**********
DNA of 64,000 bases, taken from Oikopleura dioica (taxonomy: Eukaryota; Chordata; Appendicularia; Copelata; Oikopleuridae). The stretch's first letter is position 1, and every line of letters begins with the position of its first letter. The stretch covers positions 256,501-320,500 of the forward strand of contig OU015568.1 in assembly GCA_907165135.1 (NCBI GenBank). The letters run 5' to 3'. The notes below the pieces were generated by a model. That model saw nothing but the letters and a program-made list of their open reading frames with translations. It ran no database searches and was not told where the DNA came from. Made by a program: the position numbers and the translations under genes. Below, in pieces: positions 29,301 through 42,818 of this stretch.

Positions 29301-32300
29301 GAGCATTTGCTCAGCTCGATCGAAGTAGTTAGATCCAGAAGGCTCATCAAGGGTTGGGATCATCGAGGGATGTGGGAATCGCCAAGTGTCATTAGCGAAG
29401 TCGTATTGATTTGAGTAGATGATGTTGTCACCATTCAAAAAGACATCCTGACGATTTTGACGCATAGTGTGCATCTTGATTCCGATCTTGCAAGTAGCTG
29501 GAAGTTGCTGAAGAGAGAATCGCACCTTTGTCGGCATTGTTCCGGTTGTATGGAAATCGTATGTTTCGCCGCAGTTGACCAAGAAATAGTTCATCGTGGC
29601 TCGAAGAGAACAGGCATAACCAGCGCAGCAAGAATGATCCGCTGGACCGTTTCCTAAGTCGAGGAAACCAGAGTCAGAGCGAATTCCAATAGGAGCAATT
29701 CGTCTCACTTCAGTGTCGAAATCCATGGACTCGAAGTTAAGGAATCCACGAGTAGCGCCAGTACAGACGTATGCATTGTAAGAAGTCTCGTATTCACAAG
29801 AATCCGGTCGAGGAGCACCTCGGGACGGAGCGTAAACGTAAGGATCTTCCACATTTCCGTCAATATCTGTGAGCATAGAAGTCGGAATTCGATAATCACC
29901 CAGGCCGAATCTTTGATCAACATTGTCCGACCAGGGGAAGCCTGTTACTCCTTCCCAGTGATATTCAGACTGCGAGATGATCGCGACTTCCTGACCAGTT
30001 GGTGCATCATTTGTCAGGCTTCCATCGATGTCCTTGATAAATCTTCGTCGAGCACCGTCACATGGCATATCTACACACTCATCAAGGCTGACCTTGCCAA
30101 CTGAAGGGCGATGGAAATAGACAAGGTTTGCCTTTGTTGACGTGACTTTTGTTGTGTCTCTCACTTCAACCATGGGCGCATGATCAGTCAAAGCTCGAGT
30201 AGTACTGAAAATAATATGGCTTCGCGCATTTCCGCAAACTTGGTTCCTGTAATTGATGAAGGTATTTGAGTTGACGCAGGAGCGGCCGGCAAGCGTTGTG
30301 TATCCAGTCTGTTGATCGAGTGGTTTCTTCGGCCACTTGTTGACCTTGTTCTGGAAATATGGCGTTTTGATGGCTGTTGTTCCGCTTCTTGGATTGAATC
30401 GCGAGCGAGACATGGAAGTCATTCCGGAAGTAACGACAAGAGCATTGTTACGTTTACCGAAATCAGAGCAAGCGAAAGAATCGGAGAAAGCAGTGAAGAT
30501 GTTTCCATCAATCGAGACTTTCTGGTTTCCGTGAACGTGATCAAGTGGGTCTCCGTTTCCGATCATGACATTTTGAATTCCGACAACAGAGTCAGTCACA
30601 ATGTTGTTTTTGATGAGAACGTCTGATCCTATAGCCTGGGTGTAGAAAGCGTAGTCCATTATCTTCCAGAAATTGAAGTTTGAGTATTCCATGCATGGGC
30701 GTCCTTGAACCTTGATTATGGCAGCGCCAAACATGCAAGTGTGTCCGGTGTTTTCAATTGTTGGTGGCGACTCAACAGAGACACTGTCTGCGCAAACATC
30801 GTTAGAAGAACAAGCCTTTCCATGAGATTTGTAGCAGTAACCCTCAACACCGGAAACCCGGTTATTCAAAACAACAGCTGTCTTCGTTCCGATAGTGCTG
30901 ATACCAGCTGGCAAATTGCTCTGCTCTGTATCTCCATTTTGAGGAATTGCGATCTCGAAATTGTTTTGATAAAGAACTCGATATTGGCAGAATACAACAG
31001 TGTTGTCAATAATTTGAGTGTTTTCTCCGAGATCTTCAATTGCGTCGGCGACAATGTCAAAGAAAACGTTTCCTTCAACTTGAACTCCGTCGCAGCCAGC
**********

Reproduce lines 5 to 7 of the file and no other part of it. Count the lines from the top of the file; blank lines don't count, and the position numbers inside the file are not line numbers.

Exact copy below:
29501 GAAGTTGCTGAAGAGAGAATCGCACCTTTGTCGGCATTGTTCCGGTTGTATGGAAATCGTATGTTTCGCCGCAGTTGACCAAGAAATAGTTCATCGTGGC
29601 TCGAAGAGAACAGGCATAACCAGCGCAGCAAGAATGATCCGCTGGACCGTTTCCTAAGTCGAGGAAACCAGAGTCAGAGCGAATTCCAATAGGAGCAATT
29701 CGTCTCACTTCAGTGTCGAAATCCATGGACTCGAAGTTAAGGAATCCACGAGTAGCGCCAGTACAGACGTATGCATTGTAAGAAGTCTCGTATTCACAAG